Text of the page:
Kia scores an advertising Koup—without saying a word

Do we even need someone speaking in a commercial anymore? Lately, some of the most creative, compelling ads don’t say one word.

For example, the ad (below) for the Kia Soul just won the Automotive Ad of the Year award.

If Kia cars are as good as Kia advertising, maybe we should all go buy a Kia. What makes their advertising so hot?

  1. A creative, attention-grabbing visual—hamsters on wheels
  2. Funky music that makes you feel good
  3. A great tagline—Kia Soul. A new way to roll

They used the power of three to break through the cluttered world of auto advertising with creativity and (dare I say?) memorability. Oh yeah, and they won an award for advertising, won awards for their car, and boosted sales.

Kia’s latest ad for their new Forte Koup uses the same formula—the power of three. This time, they use:

  1. In-your-face video bursts of their car in action as their visual.
  2. Up-tempo motivating music
  3. A series of phrases to lead you through to the tagline

Half rocket scientist…Half supermodel…The new Forte Koup…One hot ride.

Kia’s not the only one having success creating killer ads with no one speaking. CSX has an equally compelling commercial and they didn’t even use music. Watch and see.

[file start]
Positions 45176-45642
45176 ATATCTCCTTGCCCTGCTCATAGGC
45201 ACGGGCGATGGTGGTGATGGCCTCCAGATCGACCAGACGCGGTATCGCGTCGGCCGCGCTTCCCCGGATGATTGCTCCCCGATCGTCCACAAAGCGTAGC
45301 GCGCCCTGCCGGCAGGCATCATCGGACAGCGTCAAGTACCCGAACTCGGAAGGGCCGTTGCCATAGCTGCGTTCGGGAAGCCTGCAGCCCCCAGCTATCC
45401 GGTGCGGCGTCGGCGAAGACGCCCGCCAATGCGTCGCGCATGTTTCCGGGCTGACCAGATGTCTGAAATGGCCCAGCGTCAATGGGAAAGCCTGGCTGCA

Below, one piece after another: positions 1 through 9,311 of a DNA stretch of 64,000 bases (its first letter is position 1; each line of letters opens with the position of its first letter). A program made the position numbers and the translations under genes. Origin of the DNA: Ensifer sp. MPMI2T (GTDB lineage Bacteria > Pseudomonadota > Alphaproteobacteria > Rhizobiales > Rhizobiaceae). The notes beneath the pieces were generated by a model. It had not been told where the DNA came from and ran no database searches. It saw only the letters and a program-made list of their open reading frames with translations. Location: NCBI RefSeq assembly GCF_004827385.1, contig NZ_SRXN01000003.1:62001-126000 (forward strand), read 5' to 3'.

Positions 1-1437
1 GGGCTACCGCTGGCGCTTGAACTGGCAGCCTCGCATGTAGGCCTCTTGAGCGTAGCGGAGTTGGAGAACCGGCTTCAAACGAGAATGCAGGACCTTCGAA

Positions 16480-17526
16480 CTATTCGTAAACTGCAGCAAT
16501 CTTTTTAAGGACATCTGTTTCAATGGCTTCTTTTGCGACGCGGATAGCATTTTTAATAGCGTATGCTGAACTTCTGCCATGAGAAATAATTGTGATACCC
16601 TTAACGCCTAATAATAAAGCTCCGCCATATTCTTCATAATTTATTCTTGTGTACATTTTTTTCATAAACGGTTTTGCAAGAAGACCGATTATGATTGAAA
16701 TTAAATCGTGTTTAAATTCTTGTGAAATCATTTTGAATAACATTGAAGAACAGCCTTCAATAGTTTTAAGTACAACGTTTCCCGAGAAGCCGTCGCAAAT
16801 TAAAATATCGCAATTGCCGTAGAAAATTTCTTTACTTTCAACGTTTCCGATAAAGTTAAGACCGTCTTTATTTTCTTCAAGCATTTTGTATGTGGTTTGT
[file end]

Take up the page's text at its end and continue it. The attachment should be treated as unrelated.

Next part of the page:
How did they get us? They appealed to one thing all of us have in common—we breathe.

At first I thought it was an asthma drug commercial and I almost turned away. They probably planned on that, so what they did was intersperse their message on plain, words-only screens in between breaths.

Just as Kia draws us in with funny hamsters on wheels, CSX draws us in with powerful audio and visual and snags us with a relevant and resonant message:

CSX trains move 1 ton of freight 436 miles on 1 gallon of fuel. Less fuel = less emissions. (Note the switch to exhale right before emissions.) Good news for anyone…who breathes.

CSX. How tomorrow moves.

People say actions speak louder than words. In advertising, Kia and CSX are proving that’s true.

The words in their ads aren’t loud at all. But the music is and the action is, and that gives those words impact they probably wouldn’t have had if spoken alone.

The young audience Kia is targeting certainly wouldn’t be impressed with a typical voiceover car commercial. And CSX—a company consumers don’t have any interaction with—had to do something that would keep people in the room.

The lesson for advertising teams everywhere is: Once you have the message you want to deliver, decide how to have the greatest impact for your audience. How are you going to keep people in the room?


Some advertising and copywriting blogs for you to check out: AdFreak, Men with Pens, and Beyond Madison Avenue.


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